Stamp School: Carve Your Own!

Hi friends! How would you like to have rubber stamps as unique as your imagination?Well, you can if you carve your own! Today I am going to take you step-by-step through the process of designing and carving a stamp. We will be using a soft printmaking block but you can also use an eraser. If you ever did a linoleum carving in school you know the basic process but don’t worry, these blocks are so much quicker and easier to carve and they stamp better too! Here is a collection of stamps I have carved with soft blocks over the years:


All of the supplies I am using in Today’s tutorial were in the June Smart Art Box, a subscription box that delivers art supplies to your door each month, you can also find a full list of supplies below. Feel free to skip ahead in the video if it feels too long, I kept it real-time with a lot of tips and advice for beginners. I hope you find this tutorial helpful.


For smaller projects erasers from the dollar store are ideal and I have never had any issues with them deteriorating with use. It is also an inexpensive way to start as you can make a simple design with a craft knife and eraser but I will say the lino carving tools are safer and more effective.


  • Soft carving block
  • Linoleum carving tool set
  • Printing inks (You can use any stamping ink pads or acrylic paints too!)
  • Soft rubber brayer (to apply ink)
  • Paper (The kit comes with Stathmore watercolor postcards but any smooth paper will suffice)

*You will also want a tile or plastic packaging to squirt ink on and baby wipes or paper towels for clean up.

1. Sketch or transfer your design on the soft carving block.
2. Working from largest tools to smallest remove a layer of rubber around your design. Use the smaller tools for details.
3. Clean the plate and ink it up with your brayer and pull a test print.
4. Carve away any areas you don’t want to print.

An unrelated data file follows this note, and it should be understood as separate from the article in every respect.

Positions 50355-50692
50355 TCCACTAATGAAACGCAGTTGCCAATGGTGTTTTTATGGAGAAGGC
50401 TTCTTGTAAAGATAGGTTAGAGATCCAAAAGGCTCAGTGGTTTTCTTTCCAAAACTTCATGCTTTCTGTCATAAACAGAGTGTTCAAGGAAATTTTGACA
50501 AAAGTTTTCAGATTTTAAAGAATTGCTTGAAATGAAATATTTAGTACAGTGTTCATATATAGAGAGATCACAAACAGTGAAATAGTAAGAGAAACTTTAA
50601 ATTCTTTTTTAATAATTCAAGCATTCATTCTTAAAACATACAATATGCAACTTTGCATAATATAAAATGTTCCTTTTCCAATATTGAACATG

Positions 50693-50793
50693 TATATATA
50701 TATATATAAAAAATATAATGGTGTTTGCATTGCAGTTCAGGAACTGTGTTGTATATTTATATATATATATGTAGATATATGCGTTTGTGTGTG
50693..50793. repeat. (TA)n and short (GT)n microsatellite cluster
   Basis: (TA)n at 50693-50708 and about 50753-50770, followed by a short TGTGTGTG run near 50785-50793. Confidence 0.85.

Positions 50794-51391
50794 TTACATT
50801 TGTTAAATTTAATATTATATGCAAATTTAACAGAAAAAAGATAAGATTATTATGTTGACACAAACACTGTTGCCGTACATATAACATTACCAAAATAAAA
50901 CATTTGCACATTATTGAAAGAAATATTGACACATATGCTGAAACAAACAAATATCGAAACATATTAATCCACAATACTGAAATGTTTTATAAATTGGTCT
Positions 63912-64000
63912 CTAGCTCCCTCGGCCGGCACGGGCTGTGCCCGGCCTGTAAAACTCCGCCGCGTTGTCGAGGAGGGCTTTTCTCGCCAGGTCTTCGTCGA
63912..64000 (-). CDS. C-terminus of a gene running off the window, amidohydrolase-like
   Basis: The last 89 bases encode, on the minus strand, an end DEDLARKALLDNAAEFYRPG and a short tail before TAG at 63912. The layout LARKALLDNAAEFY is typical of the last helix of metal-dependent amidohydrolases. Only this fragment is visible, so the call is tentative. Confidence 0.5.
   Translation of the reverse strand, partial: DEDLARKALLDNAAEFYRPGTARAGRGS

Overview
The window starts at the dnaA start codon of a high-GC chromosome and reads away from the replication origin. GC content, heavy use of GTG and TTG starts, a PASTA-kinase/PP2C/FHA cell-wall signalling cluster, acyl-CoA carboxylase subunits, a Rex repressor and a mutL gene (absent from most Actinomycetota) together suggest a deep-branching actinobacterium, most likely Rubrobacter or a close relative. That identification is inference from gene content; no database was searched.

5. Clean the plate and make as many prints as you like.

You can use your hand carved stamps just like any of your store-bought rubber stamps (Except for high heat applications like ironing velvet or stamping in molten embossing powder, I’m not sure if they can handle the heat.)

I want to thank Smart Art Box for sponsoring today’s video, check out their monthly subscription boxes that contain everything you need to get started in a different type of art every month. You can also find select past boxes for purchase on their website. Thanks for stopping by and til next time happy crafting!


10 Responses

  1. Around back to school time, Dollar Tree always has large rubber stamps–often in shapes like animals or just big rectangles….they work great for this project & if you mess up, they’re not a huge loss. And if you mess up one side, never hesitate to flip it over and carve the back–you can mount the bad side on heavy cardboard, foam, wood, acrylic, etc. I get scraps of the house building foam from a local contractor–it’s free & about 1/2 in thick–works great for mounting.


  2. How cool is this kit..would love to get it…but…budget won’t allow at this time…but it does look like a lot of fun to do…thank you so much for doing this in real time…and the samples you did were fabulous…love it…tfs


  3. Lindsay, you are my FAVORITE!! I love your tutorials, have learned so much from you. Can you explain the difference between a “stamp” and a lino cut? We carved linoleum, and made prints.If I use the small,scrap pieces of linoleum and carve a single image is it a stamp or a lino-cut? Peace, Annie


  4. I loved this video! Thank you! Can you tell where I would buy the soft carving blocks and the carving tools? I would love the box but just can’t afford to spend that much right now. Thanks!


    • you can use an eraser and sharp craft knife to make stamps on the cheap or try any art supply store.


    • I got mine several years ago at Michaels. I would thing Hobby Lobby or any of those big craft stores would have them. They weren’t real expensive the best I remember. Mine are packed somewhere, but I think I have two different surfaces I bought at the time.


  5. Wow that’s a lot of stuff that came into this set


  6. Thanks for the tutorial! Can’t wait to give this one a try!


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